Despite the gloom that currently surrounds the UK’s economic outlook, the pound sterling has performed strongly, up around 23 per cent (as at July 14 2023) versus the US dollar since September 2022, and 5 per cent relative to the euro.
Economic textbooks theorise that the principal determinant of the relative strength of one currency to another is trade flows — that is, the level of goods one country exports to another.
An economy that exports more to another than it imports would, all things being equal, expect its currency to strengthen relative to that of the country with which it has the surplus. Such a surplus is known as a current account surplus.
The UK has, however, run a current account deficit — importing more than it exports — with the rest of the world, and with the US, for a prolonged period of time.
The second iteration of this, and the basis upon which currency traders operate, is to attempt to understand the economic data and from that predict what might be the position of a country’s current account. This means in normal circumstances currencies rise when the economy to which they are tied performs well.
The UK economy is performing better than some peers, for example, Germany, but not relative to the US, where growth remains robust.
So why has sterling done so well?
George Lagarias, chief economist at Mazars Wealth, says that in reality, the biggest influence on the performance of one currency relative to another is interest rate expectations.
He says that higher interest rates push up the value of a currency because those who own assets in that currency will be paid a higher rate of interest than those who own assets in a currency that is not raising rates.
This can be seen in the context of UK gilt yields rising sharply in recent months as investors revised their expectations for the base rate.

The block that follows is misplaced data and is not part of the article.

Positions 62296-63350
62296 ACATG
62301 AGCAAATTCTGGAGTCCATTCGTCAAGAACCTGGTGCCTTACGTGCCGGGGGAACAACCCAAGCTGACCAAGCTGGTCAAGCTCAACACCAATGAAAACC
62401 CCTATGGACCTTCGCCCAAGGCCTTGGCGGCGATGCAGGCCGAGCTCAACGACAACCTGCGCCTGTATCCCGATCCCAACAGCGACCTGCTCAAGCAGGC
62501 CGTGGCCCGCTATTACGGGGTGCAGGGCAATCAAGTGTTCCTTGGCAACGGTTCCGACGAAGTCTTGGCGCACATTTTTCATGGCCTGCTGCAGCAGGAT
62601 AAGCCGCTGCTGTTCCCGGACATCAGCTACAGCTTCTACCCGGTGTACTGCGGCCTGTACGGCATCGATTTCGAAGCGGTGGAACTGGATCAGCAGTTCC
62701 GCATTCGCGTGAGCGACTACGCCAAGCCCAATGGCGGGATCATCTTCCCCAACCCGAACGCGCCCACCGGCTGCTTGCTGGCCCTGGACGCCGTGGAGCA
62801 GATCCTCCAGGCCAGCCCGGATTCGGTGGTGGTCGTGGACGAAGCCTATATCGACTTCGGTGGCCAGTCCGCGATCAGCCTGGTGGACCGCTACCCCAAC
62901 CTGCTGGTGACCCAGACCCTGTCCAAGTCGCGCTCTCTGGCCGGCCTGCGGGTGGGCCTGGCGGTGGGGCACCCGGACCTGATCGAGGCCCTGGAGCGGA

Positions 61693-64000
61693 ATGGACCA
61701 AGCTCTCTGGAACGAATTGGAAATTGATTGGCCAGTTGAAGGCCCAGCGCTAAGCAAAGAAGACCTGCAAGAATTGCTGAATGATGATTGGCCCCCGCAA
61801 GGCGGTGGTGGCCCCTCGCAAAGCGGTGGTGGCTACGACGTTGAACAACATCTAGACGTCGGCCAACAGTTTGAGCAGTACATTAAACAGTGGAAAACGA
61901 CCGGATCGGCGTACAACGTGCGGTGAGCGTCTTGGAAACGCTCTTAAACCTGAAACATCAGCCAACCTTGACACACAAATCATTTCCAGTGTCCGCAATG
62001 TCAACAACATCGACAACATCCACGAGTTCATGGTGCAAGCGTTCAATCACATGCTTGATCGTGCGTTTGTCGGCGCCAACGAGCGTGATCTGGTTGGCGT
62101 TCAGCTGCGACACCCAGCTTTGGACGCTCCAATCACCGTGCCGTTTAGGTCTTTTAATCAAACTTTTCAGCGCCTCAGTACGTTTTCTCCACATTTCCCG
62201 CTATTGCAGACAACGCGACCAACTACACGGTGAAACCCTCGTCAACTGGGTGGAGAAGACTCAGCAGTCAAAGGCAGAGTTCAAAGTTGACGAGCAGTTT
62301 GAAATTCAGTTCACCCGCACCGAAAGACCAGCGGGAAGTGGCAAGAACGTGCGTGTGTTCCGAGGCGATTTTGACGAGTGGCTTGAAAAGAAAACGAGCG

The most recent inflation data in the US showed a decline to 3 per cent, while in the UK inflation remains at about 8 per cent.
Rates of change
It is this that has prompted investors to buy sterling relative to the dollar in recent months, as they anticipate the pace of US interest rate rises will decline relative to the pace of those in the UK, Lagarias says.
He notes that sterling is up by only around 5 per cent against the euro since September 2022, something he attributes to the market anticipating that rates will also have to rise in the eurozone at a pace greater than that of the US.
Data from consultancy Longview Economics shows the number of professional investors who are “net long” the pound — that is, who profit if sterling keeps rising — is at its highest level for 10 years.
IG Group chief market strategist Chris Beauchamp says: “[This is] mostly rate differentials, I would say, in that US inflation keeps falling while UK [inflation] remains strong.
“While investors remain sceptical that the Fed is particularly keen to keep hiking, the Bank of England has no choice, and so we have a combination of dollar weakness and sterling strength based on that contrasting outlook for the two. So far this seems to trump recession risk for the UK for now, which means we could see more upside from here.”
But Kingswood chief economist Rupert Thompson is less positive on the outlook for sterling by virtue of believing that the market is currently pricing in far more interest rate rises than will actually happen.
In his opinion, rates will increase in the near term as a result of wage growth continuing to be very high in the UK. “The picture so far remains one of activity stagnating rather than contracting, with [gross domestic product] unchanged in the three months to May, but a dip into recession remains a real risk,” he says.
If UK rates do increase by less than expected, or the market comes to believe that this will be the case, then the likelihood is that sterling would fall in value relative to the dollar. This is because the reason for its rise in value is expectation that UK rates would increase at a faster pace than those in the US.
Given that the UK economy showed no GDP growth in the first half of 2023, the expectation in such a scenario would be for sterling to sell-off. This is because investors who focus on the economics of trade would anticipate sterling deteriorating as the economy is producing less, and for those who prioritise interest rates as the key, the expectation in normal times would be for rates to be cut from here to stimulate growth. This would be expected to be a negative for sterling.
Next time we will consider the long term outlook for Sterling